Close this search box.
Nelligan News
Reading Time: 3 minutes

In late 2017, the US Congress passed the Tax Cuts and Jobs Act.

While some aspects of the bill, such as the reduction in corporate income tax, received wide-spread press coverage, other aspects did not, such as the change to how spousal support (called alimony in the US) is taxed, and how this impacts the payment of support across the 49th parallel.

Canada USA flag
In deciding the amount of spousal support to be paid, most Canadian courts and lawyers use the Spousal Support Advisory Guidelines.

Until the Act was passed, the United States and Canada treated spousal support very similar to one another – payments would be deductible from the income of the payor and be counted as taxable income to the recipient. In this way, the tax burden for the income was on the recipient, who actually receives the benefit of the funds and the funds were only taxed once.

As of January 1, 2019, alimony payments made pursuant to an agreement or court order made after December 31, 2018 (or a varying order or agreement made after that date) are no longer deductible for the payor, nor are they included in the income of the recipient, according to US tax law. Alimony payments made pursuant to an agreement or court order made before that date are not affected and continue to be taxable and deductible to the recipient and payor, respectively.

For former spouses paying or receiving spousal support across the border, this can now create some issues. In deciding the amount of spousal support to be paid, most Canadian courts and lawyers use the Spousal Support Advisory Guidelines. While the SSAGs are not binding, they are the starting point to determining spousal support. The SSAGs, as a creature of Canadian invention, presume that spousal support payor is able to deduct the payments from their taxes in determining the amount of support paid. If one of the parties is resident in the United States, but spousal support is being decided in Canada, then adjustments will have to be made to the SSAG calculations to account for the differing tax treatment across the border.

What about a situation where the order or agreement is made in the United States? Imagine a situation where a payor is in New York and a recipient is in Ontario – the recipient would have to include the support payments in their income (as it is taxable under Canadian law), but the payor would also have to pay tax on this amount (as they can’t deduct it). This would create a situation of double-taxation, which would be inappropriate.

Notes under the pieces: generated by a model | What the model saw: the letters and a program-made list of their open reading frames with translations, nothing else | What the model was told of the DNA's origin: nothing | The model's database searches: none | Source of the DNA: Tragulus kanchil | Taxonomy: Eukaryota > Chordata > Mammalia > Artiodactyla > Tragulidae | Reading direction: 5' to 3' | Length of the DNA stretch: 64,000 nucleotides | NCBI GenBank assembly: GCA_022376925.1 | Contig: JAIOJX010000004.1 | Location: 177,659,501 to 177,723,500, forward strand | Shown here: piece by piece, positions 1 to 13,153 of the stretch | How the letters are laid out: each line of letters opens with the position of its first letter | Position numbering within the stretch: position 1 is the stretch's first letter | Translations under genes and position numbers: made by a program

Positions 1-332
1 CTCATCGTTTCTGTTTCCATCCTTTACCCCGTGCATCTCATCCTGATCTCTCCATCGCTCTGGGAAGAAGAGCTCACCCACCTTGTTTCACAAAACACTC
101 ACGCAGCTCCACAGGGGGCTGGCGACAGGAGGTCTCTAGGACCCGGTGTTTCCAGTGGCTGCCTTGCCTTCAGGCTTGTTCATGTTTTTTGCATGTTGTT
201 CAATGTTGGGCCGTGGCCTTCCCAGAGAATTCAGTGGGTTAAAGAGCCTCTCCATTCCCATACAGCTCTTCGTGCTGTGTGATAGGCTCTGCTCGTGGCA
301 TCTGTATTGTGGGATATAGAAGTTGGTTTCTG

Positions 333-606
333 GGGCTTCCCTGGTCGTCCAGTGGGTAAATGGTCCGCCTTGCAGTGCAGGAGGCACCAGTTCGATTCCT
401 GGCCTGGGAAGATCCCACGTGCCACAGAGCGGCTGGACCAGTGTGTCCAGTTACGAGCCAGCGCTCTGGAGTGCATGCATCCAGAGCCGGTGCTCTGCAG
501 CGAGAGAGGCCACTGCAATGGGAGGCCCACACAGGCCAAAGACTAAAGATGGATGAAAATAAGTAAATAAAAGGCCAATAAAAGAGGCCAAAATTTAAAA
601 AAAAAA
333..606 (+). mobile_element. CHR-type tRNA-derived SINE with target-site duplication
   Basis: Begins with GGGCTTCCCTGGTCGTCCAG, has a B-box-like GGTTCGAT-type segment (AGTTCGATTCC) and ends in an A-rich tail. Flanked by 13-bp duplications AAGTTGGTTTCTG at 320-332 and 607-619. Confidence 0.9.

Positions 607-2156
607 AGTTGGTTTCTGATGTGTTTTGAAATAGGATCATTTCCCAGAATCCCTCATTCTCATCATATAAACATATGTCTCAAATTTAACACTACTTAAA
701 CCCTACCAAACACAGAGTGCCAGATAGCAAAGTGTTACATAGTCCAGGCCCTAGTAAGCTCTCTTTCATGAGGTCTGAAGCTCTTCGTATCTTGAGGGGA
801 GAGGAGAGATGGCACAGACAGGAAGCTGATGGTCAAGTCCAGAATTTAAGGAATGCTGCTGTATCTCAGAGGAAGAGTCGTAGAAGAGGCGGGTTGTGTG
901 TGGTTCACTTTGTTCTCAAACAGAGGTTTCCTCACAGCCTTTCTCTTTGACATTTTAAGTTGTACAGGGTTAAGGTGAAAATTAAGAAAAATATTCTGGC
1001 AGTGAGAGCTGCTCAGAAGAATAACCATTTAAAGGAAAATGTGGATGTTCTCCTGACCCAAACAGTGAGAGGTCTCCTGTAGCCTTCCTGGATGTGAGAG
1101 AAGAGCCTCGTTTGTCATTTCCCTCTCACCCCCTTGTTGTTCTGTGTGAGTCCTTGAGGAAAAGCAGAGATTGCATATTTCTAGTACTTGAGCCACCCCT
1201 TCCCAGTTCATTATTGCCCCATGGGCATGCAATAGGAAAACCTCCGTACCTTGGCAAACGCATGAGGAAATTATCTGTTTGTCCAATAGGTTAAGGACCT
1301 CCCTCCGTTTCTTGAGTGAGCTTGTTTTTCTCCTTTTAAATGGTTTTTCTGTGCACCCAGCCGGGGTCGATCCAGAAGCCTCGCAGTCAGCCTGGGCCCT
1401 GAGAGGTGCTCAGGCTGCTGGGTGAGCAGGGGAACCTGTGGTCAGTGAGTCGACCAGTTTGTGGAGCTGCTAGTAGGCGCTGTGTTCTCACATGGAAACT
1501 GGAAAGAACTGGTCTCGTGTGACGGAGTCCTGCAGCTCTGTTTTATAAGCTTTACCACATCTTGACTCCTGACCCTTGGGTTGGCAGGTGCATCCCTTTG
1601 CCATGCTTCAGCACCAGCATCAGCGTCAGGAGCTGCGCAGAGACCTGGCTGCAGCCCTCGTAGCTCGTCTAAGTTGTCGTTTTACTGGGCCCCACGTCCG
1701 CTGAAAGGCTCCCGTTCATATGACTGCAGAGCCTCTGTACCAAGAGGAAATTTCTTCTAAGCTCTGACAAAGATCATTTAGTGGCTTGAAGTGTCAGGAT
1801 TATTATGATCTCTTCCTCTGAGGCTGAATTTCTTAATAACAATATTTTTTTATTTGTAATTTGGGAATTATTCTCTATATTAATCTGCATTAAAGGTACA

Thankfully, the US and Canada have a treaty – the US-Canada Income Tax Convention, that may provide some relief. Paragraph XVIII(6) of the Treaty states that:

“Alimony and other similar amounts (including child support payments) arising in a Contracting State and paid to a resident of the other Contracting State shall be taxable as follows:

(a) such amounts shall be taxable only in that other State;

(b) notwithstanding the provisions of subparagraph (a), the amount that would be excluded from taxable income in the first-mentioned State if the recipient were a resident thereof shall be exempt from taxation in that other State.”

The effect of paragraph (b) is that if spousal support/alimony is payable pursuant to an American court order or separation agreement by a person resident in America to a person resident in Canada, the recipient will not have to declare the support payments as taxable income. In this way, the income is only taxed once (in the hands of the payor) and thus consistency is maintained between the taxing authorities.

Cross-border issues in family law are complicated and it is important to speak with an experienced family law lawyer before finalizing any agreement with international implications. If you are a payor or recipient of cross-border support or have any questions related to this, contact one of our experienced family law lawyers.


No data was found

This content is not intended to provide legal advice or opinion as neither can be given without reference to specific events and situations. © 2021 Nelligan O’Brien Payne LLP.

Have Questions?

Enjoy this article?
Don’t forget to share.

Related Posts

Family Law
Reading time: 2 mins
When a relationship between parent(s) and grandparent(s) breaks down, questions often arise over whether a parent can limit the contact[...]
Family Law
Reading time: 3 mins
If you are one of the many people who got engaged over the holidays, a new year brings with it[...]
Family Law
Reading time: 3 mins
What is “sharenting”? Parents who share every aspect of their children’s lives on social media often do so with the[...]